- a blog from a man who taught himself Japanese while he was in
university. If you look around the site he covers the things he did
which he feels made his efforts as successful as they were. One of the
big things I got from him was to focus on phrases.
- the Second Language Aquisition researcher in New Zealand. He writes
about studies he has done about effective language teaching
methodologies. The second link are his publications. I haven't managed
to get any of his books yet.

There is a book by Barry Farber called How to Learn Any Language. I've
read it a couple of times, but the public library doesn't have it and
I don't have a copy. He is very big on flash cards and learning in
your hidden moments. He says he always keeps some flash cards with him
and studies in line, or on the bus, or whenever he has a spare moment.

Monday, July 13, 2009

Mandarin Chinese Learning Resources

Here are the Mandarin/Language study resources I've found:
- There are over 1000 lessons at different levels. Based in
Shanghai, so I suspect it is Shanghai flavoured Mandarin. - Spoken Mandarin at a slower rate of speech.
- a spinoff from the Confucious Institute. Do NOT purchase this product. Like the Confucious Institute site, it is badly organized and difficult to understand. Also, although it is quite new, don't buy the printed materials. They used Flash 7 and you will be unable to run the included CDs on any recent installation of Flash. Tech support is limited. They only support IE. There is limited material available on the site once you get in. No explanation of what you are trying to learn. For example, in the first unit of level 3, they are trying to teach the difference between you4 and zai4, two ways of indicating repetition (of saying 'again'). To teach the difference between the two, there is 2 example sentences, one with you4 and one with zai4. That is it. No explanation, no other examples, nothing. You are far better off with purchasing content from another site such as ChinesePod. They have better explanations (if you like explanations) and huge amounts of example sentences (if you prefer to learn by induction.)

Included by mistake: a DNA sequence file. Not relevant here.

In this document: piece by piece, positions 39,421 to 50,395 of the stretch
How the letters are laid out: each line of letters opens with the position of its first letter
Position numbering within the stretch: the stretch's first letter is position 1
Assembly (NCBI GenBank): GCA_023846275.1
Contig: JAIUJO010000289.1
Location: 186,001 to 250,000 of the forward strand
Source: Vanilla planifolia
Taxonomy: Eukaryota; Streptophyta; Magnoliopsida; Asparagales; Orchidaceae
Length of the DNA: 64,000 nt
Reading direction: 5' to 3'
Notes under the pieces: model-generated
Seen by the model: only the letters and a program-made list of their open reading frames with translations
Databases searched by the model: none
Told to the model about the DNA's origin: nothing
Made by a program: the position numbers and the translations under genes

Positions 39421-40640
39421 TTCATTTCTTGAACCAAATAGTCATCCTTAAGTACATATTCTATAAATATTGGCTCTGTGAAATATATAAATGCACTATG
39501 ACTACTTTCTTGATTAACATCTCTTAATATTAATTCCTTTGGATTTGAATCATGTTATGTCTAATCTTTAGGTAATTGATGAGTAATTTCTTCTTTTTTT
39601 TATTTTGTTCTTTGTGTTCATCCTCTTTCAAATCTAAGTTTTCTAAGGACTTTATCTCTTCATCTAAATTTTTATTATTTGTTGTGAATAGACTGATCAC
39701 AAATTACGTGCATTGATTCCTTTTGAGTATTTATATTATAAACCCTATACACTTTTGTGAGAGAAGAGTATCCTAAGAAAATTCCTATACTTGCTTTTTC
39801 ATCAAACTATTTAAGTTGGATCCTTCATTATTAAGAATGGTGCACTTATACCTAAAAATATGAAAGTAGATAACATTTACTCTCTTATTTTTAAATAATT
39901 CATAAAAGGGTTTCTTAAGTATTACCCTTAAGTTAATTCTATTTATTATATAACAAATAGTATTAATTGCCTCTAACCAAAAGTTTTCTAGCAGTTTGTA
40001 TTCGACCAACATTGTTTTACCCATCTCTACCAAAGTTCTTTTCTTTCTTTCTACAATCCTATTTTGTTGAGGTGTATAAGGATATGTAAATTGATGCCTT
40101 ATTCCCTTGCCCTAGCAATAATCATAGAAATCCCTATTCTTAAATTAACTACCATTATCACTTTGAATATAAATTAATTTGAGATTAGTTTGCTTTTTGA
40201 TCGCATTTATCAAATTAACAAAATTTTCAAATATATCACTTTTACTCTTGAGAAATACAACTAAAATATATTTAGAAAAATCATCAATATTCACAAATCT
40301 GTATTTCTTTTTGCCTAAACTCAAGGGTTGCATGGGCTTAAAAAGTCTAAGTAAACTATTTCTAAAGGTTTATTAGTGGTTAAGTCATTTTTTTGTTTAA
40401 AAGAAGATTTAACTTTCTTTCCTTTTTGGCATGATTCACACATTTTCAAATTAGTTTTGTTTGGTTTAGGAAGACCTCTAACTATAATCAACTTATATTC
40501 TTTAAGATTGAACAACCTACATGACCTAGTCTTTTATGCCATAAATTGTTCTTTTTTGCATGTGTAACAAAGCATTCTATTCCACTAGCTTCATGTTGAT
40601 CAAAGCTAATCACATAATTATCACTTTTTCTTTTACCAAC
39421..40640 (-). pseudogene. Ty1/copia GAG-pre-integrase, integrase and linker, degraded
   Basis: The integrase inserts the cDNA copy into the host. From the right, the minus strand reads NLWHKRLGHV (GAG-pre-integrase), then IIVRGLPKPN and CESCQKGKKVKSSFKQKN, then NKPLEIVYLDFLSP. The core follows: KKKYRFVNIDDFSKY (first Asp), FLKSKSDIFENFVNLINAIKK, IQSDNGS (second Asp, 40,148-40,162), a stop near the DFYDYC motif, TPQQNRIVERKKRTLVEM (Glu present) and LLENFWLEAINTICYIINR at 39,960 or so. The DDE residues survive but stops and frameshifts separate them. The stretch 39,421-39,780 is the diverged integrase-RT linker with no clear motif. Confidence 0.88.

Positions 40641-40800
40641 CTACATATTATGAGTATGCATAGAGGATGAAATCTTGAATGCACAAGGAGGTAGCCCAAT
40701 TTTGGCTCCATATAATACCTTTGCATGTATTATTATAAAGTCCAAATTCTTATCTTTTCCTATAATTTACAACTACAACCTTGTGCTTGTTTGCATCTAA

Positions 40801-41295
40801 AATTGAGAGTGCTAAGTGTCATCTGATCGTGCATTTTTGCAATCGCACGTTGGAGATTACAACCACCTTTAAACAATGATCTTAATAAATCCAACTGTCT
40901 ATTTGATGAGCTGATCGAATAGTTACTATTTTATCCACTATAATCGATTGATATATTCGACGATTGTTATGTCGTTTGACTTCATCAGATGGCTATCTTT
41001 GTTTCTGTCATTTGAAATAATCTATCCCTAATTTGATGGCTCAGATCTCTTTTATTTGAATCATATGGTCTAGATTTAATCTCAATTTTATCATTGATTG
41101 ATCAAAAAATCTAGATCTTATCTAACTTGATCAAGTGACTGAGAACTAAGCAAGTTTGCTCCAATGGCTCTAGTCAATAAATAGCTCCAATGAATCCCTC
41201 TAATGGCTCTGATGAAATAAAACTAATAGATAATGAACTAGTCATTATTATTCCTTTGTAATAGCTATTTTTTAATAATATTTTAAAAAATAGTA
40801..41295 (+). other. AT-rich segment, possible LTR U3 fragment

- this is a pretty new site, I think about 6 - 8 months old. You can
get a trial subscription to try it out. It seems to be very similar in
design to ChinesePod, but more focused on written work, and not as
much support on the site. Based in Beijing.
- This site is even newer. It's a partnership of PopupChinese and
another company. It's progressional based. ChinesePod and PopupChinese
produce lessons at different levels and you can learn them in any
order. This site seems to focus on a gradual progression of lessons.
Based in New York, with hosts from various places.
- has a variety of videos, and possibly other material that I haven't found yet.
- seems to be progressional audio lessons. Based in Taiwan.
- More podcasts. It looks very similar to ChinesePod or PopupChinese.
- on line learning materials, level based instruction. Has various streams, professional vs student, which affect the topics studied and the vocabulary learned. I have not yet tried it.
- Chinese Online Contemporary Chinese
- videos in Chinese.
- BBC in Mandarin
- annotates Chinese characters with pinyin.
- written stories with assocaited MP3s.
- videos

Wednesday, July 8, 2009

Principles and Practice in Second Language Acquisition

Author: Stephen D. Krashen

First published in 1982. That is getting close to 30 years ago. I'd love to read something more recent and see how his ideas have changed or evolved.

He distinguishes between language learning and language acquisition. Language learning is a conscious process of grammar study, vocabulary memorization and drills. Language acquisition is a subconscious process of internalizing comprehensible input.

Comprehensible input is really the big thing I took away from this book. He theorizes that we do not need to spend our time practicing grammar and memorizing vocabulary, and that these things are not really helpful to the process of speaking a language most of the time. He believes that is is the quantity of comprehensible input that determines our language ability.